PBOTD 2nd May: Diana Pullein-Thompson - A Pony to School

A Pony to School is the third in the Augusta and Christina series, and in it the two girls have equal billing. The first book, I Wanted a Pony, is the story of Augusta. She plays a minor role in Three Ponies and Shannan, but that is mostly the story of Christina. In A Pony to School, Augusta and Christina are now being educated together, because they're sharing a governess. They're approached by a local farmer, Ted Dunne, who asks them to take on his pony, Clown, who's been shoved out in a field and forgotten about.

Collins first edition, 1950, illus Anne Bullen
They agree. What Ted Dunne has not told them is that Clown is a rearer. When I was growing up, the advice you often heard was to break a bottle between the rearer's ears. This did presuppose that you carried a handy bottle about your person, but perhaps if you were a particularly hard type, you did, in the unhappy event that you drained your hunting flask dry. It also supposed that the rear would happen in a controlled enough fashion for you to hang on, whip the bottle out of your pocket, and wield it. And that you weren't fussy about inflicting brutality.

Armada, 1963, cover by Peter Archer
I never saw it happen. And I (thankfully) did not have a handy bottle the only time I was reared with. The horse I was riding was generally very good, but an otherwise obliging lorry slowed to a crawl and inched past us. As he did, a branch scraped along the lorry's side, and it screeched like a banshee. This was too much for my horse, who stood up on end. I remember leaning forwards as far as I could, but the road was slippy, the horse lost his footing and over backwards he came. Fortunately I went one way and he went the other.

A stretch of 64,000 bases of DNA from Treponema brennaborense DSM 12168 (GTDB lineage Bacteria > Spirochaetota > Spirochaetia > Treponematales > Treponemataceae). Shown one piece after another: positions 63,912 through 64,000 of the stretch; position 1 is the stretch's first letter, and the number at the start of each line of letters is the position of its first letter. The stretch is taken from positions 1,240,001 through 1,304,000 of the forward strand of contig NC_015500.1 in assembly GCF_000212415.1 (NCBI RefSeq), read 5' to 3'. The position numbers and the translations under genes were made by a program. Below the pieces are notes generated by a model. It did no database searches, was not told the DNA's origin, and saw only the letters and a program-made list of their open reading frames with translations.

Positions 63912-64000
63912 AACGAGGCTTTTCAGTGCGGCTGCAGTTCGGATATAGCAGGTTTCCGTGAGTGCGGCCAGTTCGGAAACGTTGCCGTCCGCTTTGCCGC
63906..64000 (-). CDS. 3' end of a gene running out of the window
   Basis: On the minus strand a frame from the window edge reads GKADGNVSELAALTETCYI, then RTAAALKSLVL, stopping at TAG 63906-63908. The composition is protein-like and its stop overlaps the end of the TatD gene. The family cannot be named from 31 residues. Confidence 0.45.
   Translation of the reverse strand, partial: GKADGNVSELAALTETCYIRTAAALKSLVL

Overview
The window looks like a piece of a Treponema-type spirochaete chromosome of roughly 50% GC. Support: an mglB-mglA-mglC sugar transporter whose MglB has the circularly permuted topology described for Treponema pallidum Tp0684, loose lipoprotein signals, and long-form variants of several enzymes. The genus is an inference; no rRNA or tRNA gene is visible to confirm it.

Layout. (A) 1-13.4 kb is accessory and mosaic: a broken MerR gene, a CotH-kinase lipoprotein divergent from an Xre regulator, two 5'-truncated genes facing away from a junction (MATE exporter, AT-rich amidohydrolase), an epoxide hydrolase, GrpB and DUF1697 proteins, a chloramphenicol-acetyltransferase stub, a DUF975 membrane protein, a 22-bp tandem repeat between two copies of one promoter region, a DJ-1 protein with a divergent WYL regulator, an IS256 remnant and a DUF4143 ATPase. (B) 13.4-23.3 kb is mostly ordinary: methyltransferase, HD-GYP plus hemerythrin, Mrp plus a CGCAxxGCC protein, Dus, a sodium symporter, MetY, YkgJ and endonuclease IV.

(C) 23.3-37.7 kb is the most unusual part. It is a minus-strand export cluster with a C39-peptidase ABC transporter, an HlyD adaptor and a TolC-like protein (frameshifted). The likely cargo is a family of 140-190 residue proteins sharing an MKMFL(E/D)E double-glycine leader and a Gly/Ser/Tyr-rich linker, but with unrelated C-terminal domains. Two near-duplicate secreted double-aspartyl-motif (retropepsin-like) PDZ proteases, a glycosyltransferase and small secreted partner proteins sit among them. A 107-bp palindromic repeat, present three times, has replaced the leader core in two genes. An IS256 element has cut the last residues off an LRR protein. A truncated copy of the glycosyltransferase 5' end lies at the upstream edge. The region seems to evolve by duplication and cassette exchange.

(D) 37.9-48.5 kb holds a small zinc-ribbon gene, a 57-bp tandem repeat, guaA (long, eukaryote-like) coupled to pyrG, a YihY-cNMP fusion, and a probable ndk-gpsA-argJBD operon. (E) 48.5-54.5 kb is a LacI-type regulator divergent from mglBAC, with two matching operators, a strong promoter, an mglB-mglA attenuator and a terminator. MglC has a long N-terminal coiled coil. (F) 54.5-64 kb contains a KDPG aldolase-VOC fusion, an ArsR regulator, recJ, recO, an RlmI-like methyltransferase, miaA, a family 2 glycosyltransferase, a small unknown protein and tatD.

Armada 1970s, cover uncredited
Rearing is one of those sins that is supposed to condemn a horse. It didn't in this book, as Clown settles down, enjoys his work, and goes on to Do Good when he takes the place of poor, tetanus-struck Seaspray.

Seaspray's awful fate is one of those pony book scenes that has stuck with me throughout life. Diana Pullein-Thompson didn't pull back from describing the horrors that could assail a horse, and the fate of poor Seaspray meant that whenever I drew up a list of The Costs of Owning a Horse, a tetanus vaccination was always high on the list. The Pullein-Thompsons were always keen on education, and Diana certainly succeeded with this one.

Armada, 1978

The Augusta and Christina series
I Wanted a Pony
A Pony to School
Three Ponies and Shannan
Only a Pony

Those responsible for the covers of A Pony to School appeared to favour the before school, rather than the after.  The first edition, published by Collins in 1950, was illustrated by Anne Bullen, who chose to show a Clown who is going to take off the moment the girl trying to catch him takes another pace. The next two editions, both by Armada, chose the dramatic rearing episode. The first was published by Armada in 1963, with a cover by Peter Archer. The next edition appeared in the 1970s, with another rearing pony, sadly of completely the wrong colour. And, I always think, a rider somewhat overdressed for a hack. The last printing had a photo cover, and appeared in 1978. It showed an entirely more disciplined Clown.

For more on Diana Pullein Thompson, see her page on my website.


Popular posts from this blog

Pony Club Diaries (Kelly McKain) and A Pony Called Magic (Sheryn Dee)

The Way Things Were: Pony Magazine in the 1960s

Dick Sparrow - 40 Horse Hitch, and Neil Dimmock's 46 Percherons